Infant contributions to joint attention predict vocabulary development
Scott, K., Sakkalou, E., Ellis-Davies, K., Hilbrink, E., Hahn, U., & Gattis, M.
Infant contributions to joint attention predict vocabulary development. In M. Knauff, M. Pauen, I. Sebanz, & I. Wachsmuth (Eds.
), Proceedings of the 35th Annual Conference of the Cognitive Science Society
(pp. 3384-3389). Austin,TX: Cognitive Science Society. Retrieved from http://mindmodeling.org/cogsci2013/papers/0602/index.html.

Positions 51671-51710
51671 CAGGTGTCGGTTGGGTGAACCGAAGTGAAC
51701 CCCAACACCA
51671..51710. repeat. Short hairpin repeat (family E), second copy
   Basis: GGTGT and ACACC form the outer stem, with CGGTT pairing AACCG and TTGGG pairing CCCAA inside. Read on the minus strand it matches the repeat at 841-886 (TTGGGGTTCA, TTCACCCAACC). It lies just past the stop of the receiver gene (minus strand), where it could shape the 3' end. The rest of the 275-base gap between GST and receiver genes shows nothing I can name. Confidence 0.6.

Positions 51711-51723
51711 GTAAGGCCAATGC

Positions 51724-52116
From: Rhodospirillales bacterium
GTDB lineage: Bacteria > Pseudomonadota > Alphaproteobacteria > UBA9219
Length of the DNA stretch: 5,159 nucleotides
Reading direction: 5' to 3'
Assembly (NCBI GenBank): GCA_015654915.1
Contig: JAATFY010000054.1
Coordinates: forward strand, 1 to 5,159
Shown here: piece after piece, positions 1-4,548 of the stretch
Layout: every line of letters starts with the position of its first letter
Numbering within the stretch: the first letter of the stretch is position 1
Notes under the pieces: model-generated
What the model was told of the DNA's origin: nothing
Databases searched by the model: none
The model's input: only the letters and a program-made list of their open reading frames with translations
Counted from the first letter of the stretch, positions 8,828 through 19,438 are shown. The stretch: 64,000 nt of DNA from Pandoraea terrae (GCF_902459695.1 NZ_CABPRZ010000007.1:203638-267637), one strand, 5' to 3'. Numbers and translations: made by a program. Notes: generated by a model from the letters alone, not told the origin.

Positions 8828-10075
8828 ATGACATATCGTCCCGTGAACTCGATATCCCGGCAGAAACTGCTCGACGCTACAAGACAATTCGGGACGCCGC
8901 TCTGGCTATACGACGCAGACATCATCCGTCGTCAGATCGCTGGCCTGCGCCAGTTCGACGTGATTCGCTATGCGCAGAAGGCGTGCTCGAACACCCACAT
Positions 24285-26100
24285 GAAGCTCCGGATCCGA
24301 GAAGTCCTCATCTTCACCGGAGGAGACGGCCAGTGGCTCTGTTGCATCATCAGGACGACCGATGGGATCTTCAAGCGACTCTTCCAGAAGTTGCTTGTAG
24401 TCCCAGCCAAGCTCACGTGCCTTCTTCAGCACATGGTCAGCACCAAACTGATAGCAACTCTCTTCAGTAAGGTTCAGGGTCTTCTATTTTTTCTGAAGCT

Joint attention has long been accepted as constituting a privileged circumstance in which word learning prospers. Consequently research has investigated the role that maternal responsiveness to infant attention plays in predicting language outcomes. However there has been a recent expansion in research implicating similar predictive effects from individual differences in infant behaviours. Emerging from the foundations of such work comes an interesting question: do the relative contributions of the mother and infant to joint attention episodes impact upon language learning? In an attempt to address this, two joint attention behaviours were assessed as predictors of vocabulary attainment (as measured by OCDI Production Scores). These predictors were: mothers encouraging attention to an object given their infant was already attending to an object (maternal follow-in); and infants looking to an object given their mothers encouragement of attention to an object (infant follow-in). In a sample of 14-month old children (N=36) we compared the predictive power of these maternal and infant follow-in variables on concurrent and later language performance. Results using Growth Curve Analysis provided evidence that while both maternal follow-in and infant follow-in variables contributed to production scores, infant follow-in was a stronger predictor. Consequently it does appear to matter whose final contribution establishes joint attention episodes. Infants who more often follow-in into their mothers’ encouragement of attention have larger, and faster growing vocabularies between 14 and 18-months of age.